We welcome wildland fire community experts to present as keynote speakers at our conference.
Dr. George Abbott
Can New Paths and New Partnerships Help Us Address the New Normal?
Date/Time: Tuesday, November 19 from 8:20 to 9:05 am
Abstract: The 2017 fire season was by far the worst ever in British Columbia’s history. Over 1.2 million hectares were burned, over 65,000 citizens were displaced for up to several weeks, with total costs (not including natural resources lost) of nearly $600 million. The dramatic events of 2017 quickly exposed weaknesses and inadequacies in the Province’s fire response and disaster management framework. In late 2017, the recently elected BC government engaged Chief Maureen Chapman and George Abbott to co-chair a 2017 fire and flood review. The co-chairs reported out in May 2018 with 108 recommendations in a report entitled Addressing the New Normal: 21st Century Disaster Management in British Columbia.
The Abbott-Chapman Report (hereafter “the Report”) was critical of many aspects of the existing fire and flood framework, particularly the inadequacy of existing preparedness and prevention measures. Such measures constituted only a very tiny fraction of overall expenditures in comparison to response and were often fragmented and disjointed. The Report argued that the challenges of 2017 were not anomalous, but rather a strong indicator of a climate “new normal” presenting unpredictable and increasingly volatile impacts on the land-base. The Report called for new and robust partnerships among federal, provincial, Indigenous and local governments. Such partnerships should also be generated between governments and non-governmental associations representing industry, forest contractors, ranchers, farmers and guide-outfitters.
The Report advocated new paths to preparedness, prevention, response and recovery that embraced Indigenous and local knowledge (like greater use of preventative prescribed burns) and made more and better use of technology in detection of hazards and in communication among partners. Consistent with the UN’s Sendai Framework, the Report called on senior governments to provide stable, sustainable funding to meet ongoing climate change challenges. My conference presentation will suggest public policy shifts consistent with the Report.
Dr. Timothy Brown
What does wildfire resiliency look like in an extreme world?
Date/Time: Tuesday, November 19 from 9:05 to 9:50 am
Abstract: Anthropogenic climate change is a critical factor for today’s wildland fire as a warmer climate enables longer and more extreme events. But climate change is not the only factor driving fire impacts. Wildfire is the most complex physical and societal system known, and we seem to have reached a confluence of climate, fuels, and people that began merging in the early 20th Century creating more extreme fire today. In many geographic areas, aggressive suppression and land use changes have altered the vegetation and increased fuel availability. People are moving into fire prone areas and the recent California conflagrations highlight fire moving into the people. Risk equals vulnerability times threat, where risk is known quantifiable threats. Resilience on the other hand, a desired outcome of fire management agencies and communities, includes many unknown, uncharacterized low-probability events. This raises a myriad of questions such as: What does a wildfire resilient community look like?; How can landscapes be managed for resiliency to extreme events?; What does climate resiliency mean to wildland fire management?; How do we know we are succeeding in creating resiliency? This keynote presents a bricolage of thoughts around the grand question – What does wildfire resiliency look like in an extreme world?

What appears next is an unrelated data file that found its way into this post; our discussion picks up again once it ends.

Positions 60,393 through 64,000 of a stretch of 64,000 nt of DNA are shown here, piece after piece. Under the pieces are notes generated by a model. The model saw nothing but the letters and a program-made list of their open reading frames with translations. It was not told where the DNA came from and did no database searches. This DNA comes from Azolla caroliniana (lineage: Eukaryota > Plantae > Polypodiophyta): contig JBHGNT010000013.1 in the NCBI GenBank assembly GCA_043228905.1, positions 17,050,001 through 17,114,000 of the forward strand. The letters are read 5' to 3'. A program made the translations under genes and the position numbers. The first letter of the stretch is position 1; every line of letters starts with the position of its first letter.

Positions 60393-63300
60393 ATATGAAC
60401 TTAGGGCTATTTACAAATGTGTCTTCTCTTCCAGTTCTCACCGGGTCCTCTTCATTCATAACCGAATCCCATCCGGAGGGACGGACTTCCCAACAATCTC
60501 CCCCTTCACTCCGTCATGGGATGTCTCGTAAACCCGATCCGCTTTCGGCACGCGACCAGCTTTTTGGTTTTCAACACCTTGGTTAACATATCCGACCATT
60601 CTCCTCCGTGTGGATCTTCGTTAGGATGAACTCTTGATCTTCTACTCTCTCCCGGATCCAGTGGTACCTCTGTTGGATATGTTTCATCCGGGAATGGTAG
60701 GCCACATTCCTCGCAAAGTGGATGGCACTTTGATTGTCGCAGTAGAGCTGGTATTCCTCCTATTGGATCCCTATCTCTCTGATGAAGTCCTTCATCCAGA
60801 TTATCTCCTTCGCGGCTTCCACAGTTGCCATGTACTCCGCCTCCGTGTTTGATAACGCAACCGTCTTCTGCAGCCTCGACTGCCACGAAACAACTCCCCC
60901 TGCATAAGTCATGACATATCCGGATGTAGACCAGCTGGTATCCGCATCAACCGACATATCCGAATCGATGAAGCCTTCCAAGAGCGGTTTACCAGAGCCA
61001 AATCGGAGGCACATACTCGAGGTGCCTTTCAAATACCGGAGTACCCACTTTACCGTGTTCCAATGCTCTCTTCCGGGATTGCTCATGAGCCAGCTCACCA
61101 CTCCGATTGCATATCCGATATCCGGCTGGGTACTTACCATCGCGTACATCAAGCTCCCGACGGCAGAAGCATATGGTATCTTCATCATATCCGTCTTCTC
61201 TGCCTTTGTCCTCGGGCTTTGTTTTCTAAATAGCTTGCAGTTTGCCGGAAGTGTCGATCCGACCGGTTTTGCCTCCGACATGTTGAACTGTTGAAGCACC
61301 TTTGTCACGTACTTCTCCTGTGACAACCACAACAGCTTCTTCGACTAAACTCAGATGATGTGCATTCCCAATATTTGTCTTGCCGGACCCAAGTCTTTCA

Tales from a meteorologist collocated in BC Provincial Emergency Coordination Centre during two back to back record wildfire and smoke seasons.
Date/Time: Wednesday, November 20 from 8:05 to 8:50 am
Abstract: coming soon
Toward Full Participation in Forestry – Empowerment, Management and Prosperity
Date/Time: Wednesday, November 20 from 10:55 to 11:40 am
Abstract: In the Canadian context Indigenous peoples have endured ongoing policy development that ranged from alliance, exclusion, extinguishment, permitted existence, coexistence and lately self determination. Since 1996 after the Report was released on the Royal Commission on Aboriginal People combined with the juris prudence on consultation case law, there have been ongoing and incremental opportunities to improve socio-economic well being and involvement in managing interests on territorial lands.
First Nation’s of the Northeast Superior Region are exploring Tenure Reform in Ontario as a vehicle to move towards Full Participation in the benefits derived from Forestry and Forest Management.
Designing Policy for Disruption
Date/Time: Thursday, November 21 from 1:00 to 1:45 pm
Abstract: coming soon
A Career with the US Forest Service: Perspectives from a Pioneer Woman in Fire Management and Experiences in the International Arena
Date/Time: Thursday, November 21 from 8:05 to 8:50 am
Abstract: Deanne Shulman, a pioneer woman in fire management in the U.S. Forest Service and first woman smokejumper in the United States, will share her experiences and reflections on a 37-year career with the Forest Service. She will explore the impacts of women’s 1970s experiences in an overt and blatant gender hostile environment with the insidious effects of covert expressions still prevalent in many work environments today. With insights from her own experiences, Deanne will offer perspectives on navigating through challenging work situations and resilience in the face of adversity. She will also share highlights of her 14 years working in the international arena on fire and emergency management programs.